Charter Schools: The Revitalization of Public Education

By Goenner, James N. | Phi Delta Kappan, September 1996 | Go to article overview

Charter Schools: The Revitalization of Public Education


Goenner, James N., Phi Delta Kappan


Outwardly, the establishment considers charter schools a thorn in its side, Mr. Goenner notes - but who knows? Someday this same establishment may silently thank the charter school movement for its own rebirth.

Michigan has established itself as a leading pioneer in the charter school movement now sweeping the country. Last year 43 charter schools operated in Michigan, serving approximately 5,700 students. These numbers are projected to double for the 1996-97 school year. Charter schools are responding to the needs of parents, students, and communities by infusing competition and market forces into education. By creating a more responsive system, charter schools are helping to revitalize public schooling.

A key player in this revitalization has been Central Michigan University. Established in 1892, Central Michigan University is one of the largest teacher preparation institutions in the nation. It is committed to educational excellence and school reform and is leading Michigan's charter initiative.

Legislative Battles

Michigan's charter law was established to achieve the following six goals: 1) improve the learning environment, 2) stimulate innovative teaching methods, 3) create new professional opportunities for teachers through site-based management, 4) hold schools accountable for pupil achievement, 5) provide parents and students with greater educational choices, and 6) determine whether state funds can be more effectively, efficiently, and equitably distributed.(1)

In 1993 Michigan became the ninth state to have a charter school law.(2) The Michigan Education Association, the American Civil Liberties Union, and others brought suit challenging the law, which was ruled unconstitutional in Ingham County District Court. In response, legislators quickly addressed the court ruling by enacting a second charter law (Act No. 416 of the Public Acts of 1994).(3) The original law is on appeal to the Michigan Supreme Court after the Michigan Court of Appeals narrowly upheld the lower court's ruling in the spring of 1996. The current law gives the state board of education supervision over the charter schools, and this change, along with a few other concessions, has so far been enough to keep it from being challenged.

Michigan's law allows four different entities to authorize charter schools: state public universities, Community colleges, intermediate school districts, and local school districts. However, state public universities are limited to authorizing a combined total of 85 charters. This is an important point because, of the 43 charters that operated, 33 were authorized by universities (28 of them by Central Michigan University), eight were authorized by intermediate school districts, and only two were sponsored by local school districts.(4) New legislation will increase the combined number of charters that can be issued by state universities to 100 charters in 1997,125 charters in 1998, and 150 charters in 1999.(5) However, no single university may charter more than 50% of the annual cap.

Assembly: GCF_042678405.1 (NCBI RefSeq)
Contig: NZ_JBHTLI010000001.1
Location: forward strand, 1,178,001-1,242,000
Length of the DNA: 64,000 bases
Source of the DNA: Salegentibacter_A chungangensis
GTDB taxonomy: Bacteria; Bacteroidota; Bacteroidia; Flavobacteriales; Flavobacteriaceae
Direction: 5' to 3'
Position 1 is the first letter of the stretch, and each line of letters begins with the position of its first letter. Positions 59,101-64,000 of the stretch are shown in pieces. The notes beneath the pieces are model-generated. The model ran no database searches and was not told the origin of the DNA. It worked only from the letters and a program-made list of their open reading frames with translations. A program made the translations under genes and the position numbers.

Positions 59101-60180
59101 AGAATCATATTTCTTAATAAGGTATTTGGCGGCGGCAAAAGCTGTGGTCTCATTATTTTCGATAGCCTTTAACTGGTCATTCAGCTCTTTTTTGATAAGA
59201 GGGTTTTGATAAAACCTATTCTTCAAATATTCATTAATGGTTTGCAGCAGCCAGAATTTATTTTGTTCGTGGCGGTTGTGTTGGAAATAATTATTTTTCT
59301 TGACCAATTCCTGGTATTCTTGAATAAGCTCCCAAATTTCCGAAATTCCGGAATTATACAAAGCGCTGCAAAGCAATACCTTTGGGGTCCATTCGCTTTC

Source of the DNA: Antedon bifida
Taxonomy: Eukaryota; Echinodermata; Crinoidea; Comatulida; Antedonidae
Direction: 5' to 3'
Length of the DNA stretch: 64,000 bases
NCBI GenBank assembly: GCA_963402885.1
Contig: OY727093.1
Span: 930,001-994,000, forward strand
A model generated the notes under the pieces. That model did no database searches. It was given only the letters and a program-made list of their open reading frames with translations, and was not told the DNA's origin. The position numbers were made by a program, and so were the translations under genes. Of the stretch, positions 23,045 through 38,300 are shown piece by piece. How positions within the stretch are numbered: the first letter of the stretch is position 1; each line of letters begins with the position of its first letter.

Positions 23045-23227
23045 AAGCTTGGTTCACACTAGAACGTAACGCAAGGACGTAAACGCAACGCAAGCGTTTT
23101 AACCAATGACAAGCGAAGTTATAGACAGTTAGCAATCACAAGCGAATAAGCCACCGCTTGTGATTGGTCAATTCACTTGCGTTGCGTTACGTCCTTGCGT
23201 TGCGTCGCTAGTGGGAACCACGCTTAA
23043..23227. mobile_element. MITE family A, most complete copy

Public Response

Parental demand for more educational options has been overwhelming. On average, charter schools in Michigan receive between three and four student applications for each available seat.(6) One school, Excel Academy in Grand Rapids, received nearly 200 applications in less than three weeks.

The authorizers of charter schools are also being overwhelmed by applicants. Central Michigan University alone has received more than 150 requests for charter applications during the past year but has been legally constrained from serving them all. With the cap in place, universities will find themselves unable to meet the demand for new charters.

Critics fear that charters will prove to be the forerunners of vouchers. But they are mistaken. Charter schools are neither about creating voucher systems nor about creating a few schools for a few children. Rather, charter schools are a vehicle for infusing competition and market forces into public education, a proven method for responsive change and improvement. …

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